Tuesday, October 13, 2009

A Dilemma

Again last evening, some friends and I discussed nagging questions in our small group setting. (see 2 posts ago-The Gospel of Larry) This weeks discussion centered around the issue of how God deals with, or will deal with, the zillions of people throughout history that have had no exposure to the Gospel message. Most of us around the table were troubled by the possibility that these folks could face eternity in Hell. It seems unfair, and a contradiction to the nature of God as loving and forgiving. Sort of like being told you won't be receiving your high school diploma because you didn't take the required Latin, and the school doesn't offer a course in Latin. There were other parallel, related questions having to do with the eternal fate of good people who do not believe. While interesting and important, that issue, in my feeble mind, is not as troubling as the question of those who have had no opportunity to choose to believe.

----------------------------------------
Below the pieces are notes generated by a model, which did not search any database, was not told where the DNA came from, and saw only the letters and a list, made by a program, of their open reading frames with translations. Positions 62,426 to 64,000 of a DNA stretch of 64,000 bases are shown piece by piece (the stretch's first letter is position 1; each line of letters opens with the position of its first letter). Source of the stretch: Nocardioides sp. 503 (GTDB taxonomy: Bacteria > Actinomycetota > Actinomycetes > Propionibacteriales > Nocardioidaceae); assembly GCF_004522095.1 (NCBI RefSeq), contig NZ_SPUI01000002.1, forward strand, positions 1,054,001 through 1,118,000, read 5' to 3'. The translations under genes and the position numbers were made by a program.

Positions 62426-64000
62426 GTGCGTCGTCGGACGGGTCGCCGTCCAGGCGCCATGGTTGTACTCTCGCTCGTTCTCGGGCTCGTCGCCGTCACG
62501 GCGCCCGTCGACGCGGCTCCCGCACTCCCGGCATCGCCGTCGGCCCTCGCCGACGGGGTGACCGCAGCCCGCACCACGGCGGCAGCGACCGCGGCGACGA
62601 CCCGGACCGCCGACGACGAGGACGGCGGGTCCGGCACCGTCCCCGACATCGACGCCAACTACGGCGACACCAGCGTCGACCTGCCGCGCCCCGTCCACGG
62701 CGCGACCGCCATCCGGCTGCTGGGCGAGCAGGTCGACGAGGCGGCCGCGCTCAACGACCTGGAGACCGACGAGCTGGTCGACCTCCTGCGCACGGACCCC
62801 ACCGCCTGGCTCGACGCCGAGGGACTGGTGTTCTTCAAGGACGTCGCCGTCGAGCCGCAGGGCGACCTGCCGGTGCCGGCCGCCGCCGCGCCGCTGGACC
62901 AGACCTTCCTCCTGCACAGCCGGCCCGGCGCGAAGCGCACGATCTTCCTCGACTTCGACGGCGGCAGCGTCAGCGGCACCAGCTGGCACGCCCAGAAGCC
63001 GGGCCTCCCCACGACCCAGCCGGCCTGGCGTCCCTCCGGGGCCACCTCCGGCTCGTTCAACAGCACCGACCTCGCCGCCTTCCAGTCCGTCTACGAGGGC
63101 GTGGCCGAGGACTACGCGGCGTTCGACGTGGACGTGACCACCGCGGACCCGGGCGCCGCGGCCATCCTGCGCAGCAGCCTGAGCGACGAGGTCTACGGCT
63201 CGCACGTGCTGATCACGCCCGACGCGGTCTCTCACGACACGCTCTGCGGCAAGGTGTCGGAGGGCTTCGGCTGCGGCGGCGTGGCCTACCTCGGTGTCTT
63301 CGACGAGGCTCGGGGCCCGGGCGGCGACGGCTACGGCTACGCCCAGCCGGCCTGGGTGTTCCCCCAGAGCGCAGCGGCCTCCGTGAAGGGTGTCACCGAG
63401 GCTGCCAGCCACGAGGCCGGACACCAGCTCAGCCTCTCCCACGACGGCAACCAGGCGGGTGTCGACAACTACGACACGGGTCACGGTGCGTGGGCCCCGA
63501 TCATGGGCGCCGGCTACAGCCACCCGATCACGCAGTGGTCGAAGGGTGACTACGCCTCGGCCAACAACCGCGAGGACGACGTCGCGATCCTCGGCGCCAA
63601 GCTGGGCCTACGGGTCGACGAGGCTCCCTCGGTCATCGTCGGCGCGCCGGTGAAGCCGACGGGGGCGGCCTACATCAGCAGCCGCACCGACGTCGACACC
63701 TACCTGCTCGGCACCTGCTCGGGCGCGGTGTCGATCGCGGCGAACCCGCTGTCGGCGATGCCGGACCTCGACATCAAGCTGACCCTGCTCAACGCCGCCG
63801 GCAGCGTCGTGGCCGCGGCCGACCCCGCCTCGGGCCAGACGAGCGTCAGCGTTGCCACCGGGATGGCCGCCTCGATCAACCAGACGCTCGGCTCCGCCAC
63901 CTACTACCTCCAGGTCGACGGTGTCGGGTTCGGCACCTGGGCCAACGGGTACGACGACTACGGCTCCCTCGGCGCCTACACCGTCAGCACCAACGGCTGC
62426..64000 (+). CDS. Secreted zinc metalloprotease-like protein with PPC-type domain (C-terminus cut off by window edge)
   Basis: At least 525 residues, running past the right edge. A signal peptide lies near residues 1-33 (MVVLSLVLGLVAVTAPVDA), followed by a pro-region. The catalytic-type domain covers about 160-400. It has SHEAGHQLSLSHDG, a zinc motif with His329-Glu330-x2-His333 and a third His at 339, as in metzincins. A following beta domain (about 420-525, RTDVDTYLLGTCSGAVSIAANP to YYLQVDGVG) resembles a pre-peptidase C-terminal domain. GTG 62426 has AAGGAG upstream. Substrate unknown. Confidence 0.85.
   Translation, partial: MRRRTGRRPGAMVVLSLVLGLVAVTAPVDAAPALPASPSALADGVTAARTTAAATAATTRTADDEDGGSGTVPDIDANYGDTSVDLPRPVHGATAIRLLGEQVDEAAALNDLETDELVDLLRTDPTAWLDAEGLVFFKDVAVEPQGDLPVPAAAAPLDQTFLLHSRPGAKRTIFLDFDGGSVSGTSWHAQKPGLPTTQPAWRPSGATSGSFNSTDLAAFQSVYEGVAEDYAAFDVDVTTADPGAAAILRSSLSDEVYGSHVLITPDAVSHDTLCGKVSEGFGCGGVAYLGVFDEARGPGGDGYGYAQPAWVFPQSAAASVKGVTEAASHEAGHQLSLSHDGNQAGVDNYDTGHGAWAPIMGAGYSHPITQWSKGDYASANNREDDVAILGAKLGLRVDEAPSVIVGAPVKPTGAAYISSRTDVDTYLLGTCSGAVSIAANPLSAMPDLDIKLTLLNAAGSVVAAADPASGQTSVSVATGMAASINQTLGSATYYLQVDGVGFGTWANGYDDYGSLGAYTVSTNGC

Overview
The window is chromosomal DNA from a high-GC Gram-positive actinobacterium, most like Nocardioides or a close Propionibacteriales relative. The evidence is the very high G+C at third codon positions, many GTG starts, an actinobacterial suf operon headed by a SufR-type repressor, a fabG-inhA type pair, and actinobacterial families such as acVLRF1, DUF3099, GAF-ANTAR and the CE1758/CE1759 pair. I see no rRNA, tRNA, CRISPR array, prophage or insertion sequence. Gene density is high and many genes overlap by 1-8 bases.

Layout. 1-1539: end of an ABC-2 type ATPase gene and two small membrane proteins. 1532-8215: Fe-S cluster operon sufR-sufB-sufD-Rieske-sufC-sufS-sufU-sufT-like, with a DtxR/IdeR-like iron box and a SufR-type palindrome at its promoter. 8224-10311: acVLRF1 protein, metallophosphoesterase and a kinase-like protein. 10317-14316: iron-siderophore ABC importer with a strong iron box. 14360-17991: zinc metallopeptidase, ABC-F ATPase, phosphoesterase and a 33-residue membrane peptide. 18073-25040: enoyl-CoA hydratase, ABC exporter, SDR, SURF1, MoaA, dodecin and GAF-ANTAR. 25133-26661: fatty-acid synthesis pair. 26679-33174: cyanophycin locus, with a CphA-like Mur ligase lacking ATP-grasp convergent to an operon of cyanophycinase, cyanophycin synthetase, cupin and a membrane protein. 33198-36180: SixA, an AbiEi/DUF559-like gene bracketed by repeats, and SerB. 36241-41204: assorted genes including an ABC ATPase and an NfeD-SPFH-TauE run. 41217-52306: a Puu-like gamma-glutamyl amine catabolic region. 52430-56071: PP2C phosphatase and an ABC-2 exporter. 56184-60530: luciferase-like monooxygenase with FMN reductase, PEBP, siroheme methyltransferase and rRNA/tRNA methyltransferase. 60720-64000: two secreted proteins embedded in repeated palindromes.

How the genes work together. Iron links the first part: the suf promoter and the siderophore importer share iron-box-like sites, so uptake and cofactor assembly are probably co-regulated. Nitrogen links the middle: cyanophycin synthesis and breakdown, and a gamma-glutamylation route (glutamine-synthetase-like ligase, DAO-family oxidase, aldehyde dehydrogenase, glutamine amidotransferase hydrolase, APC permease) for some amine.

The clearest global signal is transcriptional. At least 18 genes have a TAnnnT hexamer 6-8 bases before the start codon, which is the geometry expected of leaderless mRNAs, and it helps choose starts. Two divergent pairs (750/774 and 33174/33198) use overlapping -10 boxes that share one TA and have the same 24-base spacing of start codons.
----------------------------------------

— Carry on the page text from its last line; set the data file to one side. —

I've heard this question a number of times over the years, and, in fact, posed a version of it myself in a Foundations of Christianity class about 20 years ago. I thought I knew the answer. A few weeks ago, when our small group assembled a list of questions we would like God to answer, and this one was put on the list, I smugly thought “I know this..” Well, in the subsequent weeks my understanding of the passage wherein the answer is supposed to be has blurred. I'm referring to Romans 2, where the dilemma is addressed, and to Romans 3 where the apparent solution in 2 seems confounded. 2:13 says,'' is not those who hear the law who are righteous in God's sight, but it is those who obey the law....” 2:14 says, and here, I think is the potential solution,...''[those] who do not have the law, they are a law for themselves, even though they do not have the law,(15) since they show that the requirements of the law are written on their hearts, their consciences also bearing witness, and their thoughts now accusing, now even defending them.''